The Lower Garden and Lower Lawns
The soil is deeper in the Lower Garden and enables a wider range of plants to thrive. Many Tree Paeonies and herbaceous plants grow well. Early summer highlights are the many cultivars of Bearded Iris which Sir Frederick Stern raised, followed by Agapanthus, Foxtail Lilies and Autumn Crocus at the end of the summer season.
Rosa 'Wedding Day' is a fragrant rambling rose raised by Sir Frederick Stern in 1950. It has large clusters of flowers which are yellow in bud, opening to creamy white fading to pink. It flowered for the first time on Sir Frederick and Lady Stern's wedding anniversary and grows over a pergola in one of the island beds.
Island beds in the Herbaceous Garden, in the Lower Garden:
As you walk through the Lower Garden you will find our Strawberry Tree (Arbutus x andrachnoides - see photo). The tree is now growing back after being very badly damaged in the great storm of 1987.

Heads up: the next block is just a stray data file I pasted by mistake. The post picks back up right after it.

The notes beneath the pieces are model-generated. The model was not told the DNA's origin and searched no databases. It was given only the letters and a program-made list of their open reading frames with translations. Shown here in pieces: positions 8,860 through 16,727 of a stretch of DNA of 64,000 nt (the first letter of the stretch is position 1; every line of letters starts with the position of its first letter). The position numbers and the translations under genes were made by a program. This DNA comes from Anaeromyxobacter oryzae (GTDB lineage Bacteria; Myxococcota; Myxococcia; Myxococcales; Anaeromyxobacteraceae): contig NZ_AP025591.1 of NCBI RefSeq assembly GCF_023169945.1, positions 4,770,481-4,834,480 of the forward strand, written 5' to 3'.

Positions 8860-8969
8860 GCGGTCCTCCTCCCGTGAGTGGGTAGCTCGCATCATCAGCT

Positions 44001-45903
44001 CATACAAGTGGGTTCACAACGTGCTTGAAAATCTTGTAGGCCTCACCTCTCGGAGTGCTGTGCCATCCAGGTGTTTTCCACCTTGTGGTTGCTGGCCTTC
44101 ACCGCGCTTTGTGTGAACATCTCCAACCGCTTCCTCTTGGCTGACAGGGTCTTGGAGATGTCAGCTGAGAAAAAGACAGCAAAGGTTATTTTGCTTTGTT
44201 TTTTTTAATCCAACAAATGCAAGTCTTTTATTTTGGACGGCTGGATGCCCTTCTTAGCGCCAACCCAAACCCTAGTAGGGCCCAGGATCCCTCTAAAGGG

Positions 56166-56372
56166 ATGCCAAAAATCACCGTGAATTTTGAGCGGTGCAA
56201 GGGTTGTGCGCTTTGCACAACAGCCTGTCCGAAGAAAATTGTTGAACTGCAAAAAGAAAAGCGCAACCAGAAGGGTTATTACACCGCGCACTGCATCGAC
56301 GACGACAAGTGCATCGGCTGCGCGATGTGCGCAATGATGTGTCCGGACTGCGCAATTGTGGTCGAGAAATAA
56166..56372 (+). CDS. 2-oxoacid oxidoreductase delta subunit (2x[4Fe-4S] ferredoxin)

Under the shade cast by the large Ilex Oak trees is a row of Fig Trees. Unfortunately the Figs fail to form many edible fruits.
To the southern boundary of the Lower Garden beds is a long Rose Walk Pergola which has been restored and planted with many of the old cultivars originally grown at Highdown.
The many Indian Horse Chestnuts (Aesculus indica) flower in June and have formed fine trees to the south east of the lower garden.
Rose Walk Pergola on the Southern Boundary of the Lower Garden:
You have now completed the tour of Highdown Gardens - please feel free to continue exploring the Gardens, or if you would like to see the Gardens through the seasons and some of our wildlife, then you can view our gallery of photos.
We hope you enjoyed your visit and we look forward to seeing you again. Please tell your friends and family about us.
From here you can head back up into the Middle Garden, then the Beech Wood, which leads to the main path into (or out of) the Gardens and on to the Gardens' entrance (and exit) where you will find our donations box.